Professor Michael Ekow Manuel (right), the Academic Dean at the World Maritime University, being assisted by Dr Thomas Roslyng Olesen, the Head of Maritime Research Alliance, to launch the Africa Blue Economy
Professor Michael Ekow Manuel (right), the Academic Dean at the World Maritime University, being assisted by Dr Thomas Roslyng Olesen, the Head of Maritime Research Alliance, to launch the Africa Blue Economy

Embrace Blue Economy for better future — Prof. Manuel

Countries in Africa’s coastal regions have been urged to embrace the Blue Economy to realise the benefits they stand to gain in the future.


The Academic Dean at the World Maritime University, Professor Michael Ekow Manuel, who made the call at the launch of the Africa Blue Economy Network in Tema last Friday, said the blue economy had great potential to contribute to higher and faster economic growth across Africa.

Blue Economy refers to the sustainable use of ocean resources for economic growth, improved livelihoods and jobs while preserving the health of the ocean’s eco-system. The Africa Blue Economy Network is an initiative that seeks to promote research, learning and practical application of blue economy principles through multidisciplinary collaboration.

The overall objective for the establishment of the Africa Blue Economy Network was to promote collaboration between academia and the maritime industry. 


Drawing on data collected through extensive fieldwork, surveys and qualitative interviews, the network aims to inform policymaking and raise public awareness of the importance of preserving marine ecosystems.

Prof. Manuel indicated that Africa’s blue economy, including broadly the preservation of the continent’s oceans and the responsible and sustainable use of its resources through the fisheries, aquaculture, shipping, tourism, renewable energy and biotechnology industries, was an untapped treasure trove. 


He said the continent’s coastline stretching over 30,000 kilometres offered unparalleled potential for growth and prosperity, adding “even with the limited activities that currently characterise Africa’s blue economy, coastal and marine ecosystems alone contribute tens of billions of US dollars annually to the continent’s economy.”


A Co-Principal Investigator on Port Effective and Public-Private Cooperation for Competitiveness (PEPP) and Team Lead of researchers in Ghana, Dr George Acheampong, said the network was an initiative to promote research, learning and practice of the blue economy in Africa by creating a platform for academics, industry practitioners and the government to engage on critical sectorial issues from a multidisciplinary perspective.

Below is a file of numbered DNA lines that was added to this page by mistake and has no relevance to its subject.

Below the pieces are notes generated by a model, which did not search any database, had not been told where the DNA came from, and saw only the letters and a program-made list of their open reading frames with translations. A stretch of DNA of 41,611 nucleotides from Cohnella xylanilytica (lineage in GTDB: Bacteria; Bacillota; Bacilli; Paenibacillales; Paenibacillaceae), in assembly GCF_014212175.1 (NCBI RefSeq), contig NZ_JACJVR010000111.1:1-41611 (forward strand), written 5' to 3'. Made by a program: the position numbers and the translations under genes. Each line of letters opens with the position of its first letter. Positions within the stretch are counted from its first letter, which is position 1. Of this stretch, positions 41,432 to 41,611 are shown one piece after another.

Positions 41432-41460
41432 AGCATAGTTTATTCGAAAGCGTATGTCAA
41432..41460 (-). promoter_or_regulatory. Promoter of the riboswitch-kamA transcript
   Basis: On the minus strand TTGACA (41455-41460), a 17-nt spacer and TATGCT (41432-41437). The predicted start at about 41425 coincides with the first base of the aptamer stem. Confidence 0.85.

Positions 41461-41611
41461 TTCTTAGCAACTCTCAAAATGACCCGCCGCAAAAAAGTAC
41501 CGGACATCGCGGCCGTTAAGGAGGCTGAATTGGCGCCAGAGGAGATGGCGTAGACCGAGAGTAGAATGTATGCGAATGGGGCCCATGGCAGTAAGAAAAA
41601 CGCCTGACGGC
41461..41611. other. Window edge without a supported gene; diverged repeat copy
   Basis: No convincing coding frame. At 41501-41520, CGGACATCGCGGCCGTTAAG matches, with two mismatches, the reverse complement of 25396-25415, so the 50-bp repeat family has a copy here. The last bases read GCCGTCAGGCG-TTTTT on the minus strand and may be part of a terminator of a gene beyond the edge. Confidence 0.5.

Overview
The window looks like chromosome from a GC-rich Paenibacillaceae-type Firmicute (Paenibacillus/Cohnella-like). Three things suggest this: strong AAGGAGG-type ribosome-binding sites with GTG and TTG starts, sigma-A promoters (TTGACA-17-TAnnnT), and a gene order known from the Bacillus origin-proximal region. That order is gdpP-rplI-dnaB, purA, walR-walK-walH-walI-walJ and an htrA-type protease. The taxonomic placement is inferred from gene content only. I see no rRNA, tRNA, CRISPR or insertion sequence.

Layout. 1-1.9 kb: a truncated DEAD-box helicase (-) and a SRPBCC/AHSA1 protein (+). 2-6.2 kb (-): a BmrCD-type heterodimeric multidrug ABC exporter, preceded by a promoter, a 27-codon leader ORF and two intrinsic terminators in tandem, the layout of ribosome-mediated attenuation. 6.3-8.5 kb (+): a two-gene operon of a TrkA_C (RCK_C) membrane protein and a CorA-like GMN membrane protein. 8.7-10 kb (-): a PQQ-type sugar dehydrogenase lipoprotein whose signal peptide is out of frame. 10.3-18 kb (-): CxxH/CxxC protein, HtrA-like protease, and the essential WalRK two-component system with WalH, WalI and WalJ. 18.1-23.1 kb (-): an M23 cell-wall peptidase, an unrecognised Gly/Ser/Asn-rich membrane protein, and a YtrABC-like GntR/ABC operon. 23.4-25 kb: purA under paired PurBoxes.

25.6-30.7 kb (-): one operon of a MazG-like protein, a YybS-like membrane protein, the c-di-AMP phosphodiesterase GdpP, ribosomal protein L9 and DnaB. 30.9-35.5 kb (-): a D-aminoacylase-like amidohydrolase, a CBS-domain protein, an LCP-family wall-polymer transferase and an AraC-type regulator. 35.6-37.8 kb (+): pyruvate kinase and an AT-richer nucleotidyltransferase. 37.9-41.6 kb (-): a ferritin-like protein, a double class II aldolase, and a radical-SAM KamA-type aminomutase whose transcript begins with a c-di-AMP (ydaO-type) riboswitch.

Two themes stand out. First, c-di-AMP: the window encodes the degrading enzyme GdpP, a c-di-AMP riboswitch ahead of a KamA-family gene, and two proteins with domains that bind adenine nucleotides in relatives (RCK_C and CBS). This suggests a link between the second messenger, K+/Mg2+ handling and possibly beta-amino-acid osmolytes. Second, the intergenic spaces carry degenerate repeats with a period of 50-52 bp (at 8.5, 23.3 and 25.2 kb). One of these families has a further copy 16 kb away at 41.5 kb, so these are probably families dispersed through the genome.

The PEPP is a Danish-Ghanaian group of researchers from the Aarhus University, the University of Ghana and the Regional Maritime University of West Africa that works to enhance the competitiveness of the ports in Ghana by providing new knowledge about how port clusters, gender imbalances, communication and sustainability intertwine.

Dr Acheampong said the objective of the Network, among others, was to drive the economic development of Africa to the maritime sector by incorporating more people into the blue economy to drive the continent’s economies.

Panel discussion

During a panel discussion, experts, including Dr George VanDyck, a Lecturer in Business Strategy and Operations at the Plymouth University; Dr Vera Fiador, an Associate Professor and Researcher in the Department of Finance of the University of Ghana Business School, and Dr Martin Arvad Nicolaisen, an Anthropologist at the Department of Global Studies, Aarhus University, highlighted the pressing issue of marine pollution and shared research findings on strategies to combat it.

Dr Fiador underscored the need for port operators to address gender equality to contribute to the sustainability of the sector.


An Associate Professor and Head of Department at the School of Culture and Society, Arhus University, Annette Skovsted Hansen, emphasised the gains Ghana would make through the promotion of sustainable development and enhancing the maritime sector in Africa's economy through the establishment of the Network.

The Dean of the University of Ghana Business School, Prof. Justice N. Bawole, affirmed that the maritime space held enormous potential to develop economies on the continent hence, it was important to harness those potentials for sustainable development.

He welcomed the conversation by researchers and academia around the maritime space and the move to build capacity for the efficient utilisation of resources and to harness the opportunities in the diverse blue economy.

Writer’s email: [email protected]

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